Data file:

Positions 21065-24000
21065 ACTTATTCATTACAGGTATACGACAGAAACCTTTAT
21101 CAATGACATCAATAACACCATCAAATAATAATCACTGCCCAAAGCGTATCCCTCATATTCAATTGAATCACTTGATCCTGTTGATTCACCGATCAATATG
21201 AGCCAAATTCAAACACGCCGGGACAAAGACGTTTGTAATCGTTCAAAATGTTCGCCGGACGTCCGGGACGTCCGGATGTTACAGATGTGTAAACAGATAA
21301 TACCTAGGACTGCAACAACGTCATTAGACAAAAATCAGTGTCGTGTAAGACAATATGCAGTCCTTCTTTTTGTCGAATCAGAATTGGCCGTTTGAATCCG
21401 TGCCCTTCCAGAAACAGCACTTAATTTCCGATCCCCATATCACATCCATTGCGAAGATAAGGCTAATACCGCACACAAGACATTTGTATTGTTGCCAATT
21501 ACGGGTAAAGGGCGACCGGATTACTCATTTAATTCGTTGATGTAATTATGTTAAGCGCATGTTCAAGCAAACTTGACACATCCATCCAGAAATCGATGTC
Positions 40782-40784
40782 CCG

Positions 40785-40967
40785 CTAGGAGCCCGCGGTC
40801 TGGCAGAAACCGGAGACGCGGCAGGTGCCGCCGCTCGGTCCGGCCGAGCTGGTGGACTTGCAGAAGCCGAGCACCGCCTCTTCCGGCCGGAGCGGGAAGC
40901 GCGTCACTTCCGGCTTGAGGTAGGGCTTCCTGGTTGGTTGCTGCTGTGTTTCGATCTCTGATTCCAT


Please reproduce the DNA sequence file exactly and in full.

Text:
Positions 21065-24000
21065 ACTTATTCATTACAGGTATACGACAGAAACCTTTAT
21101 CAATGACATCAATAACACCATCAAATAATAATCACTGCCCAAAGCGTATCCCTCATATTCAATTGAATCACTTGATCCTGTTGATTCACCGATCAATATG
21201 AGCCAAATTCAAACACGCCGGGACAAAGACGTTTGTAATCGTTCAAAATGTTCGCCGGACGTCCGGGACGTCCGGATGTTACAGATGTGTAAACAGATAA
21301 TACCTAGGACTGCAACAACGTCATTAGACAAAAATCAGTGTCGTGTAAGACAATATGCAGTCCTTCTTTTTGTCGAATCAGAATTGGCCGTTTGAATCCG
21401 TGCCCTTCCAGAAACAGCACTTAATTTCCGATCCCCATATCACATCCATTGCGAAGATAAGGCTAATACCGCACACAAGACATTTGTATTGTTGCCAATT
21501 ACGGGTAAAGGGCGACCGGATTACTCATTTAATTCGTTGATGTAATTATGTTAAGCGCATGTTCAAGCAAACTTGACACATCCATCCAGAAATCGATGTC
Positions 40782-40784
40782 CCG

Positions 40785-40967
40785 CTAGGAGCCCGCGGTC
40801 TGGCAGAAACCGGAGACGCGGCAGGTGCCGCCGCTCGGTCCGGCCGAGCTGGTGGACTTGCAGAAGCCGAGCACCGCCTCTTCCGGCCGGAGCGGGAAGC
40901 GCGTCACTTCCGGCTTGAGGTAGGGCTTCCTGGTTGGTTGCTGCTGTGTTTCGATCTCTGATTCCAT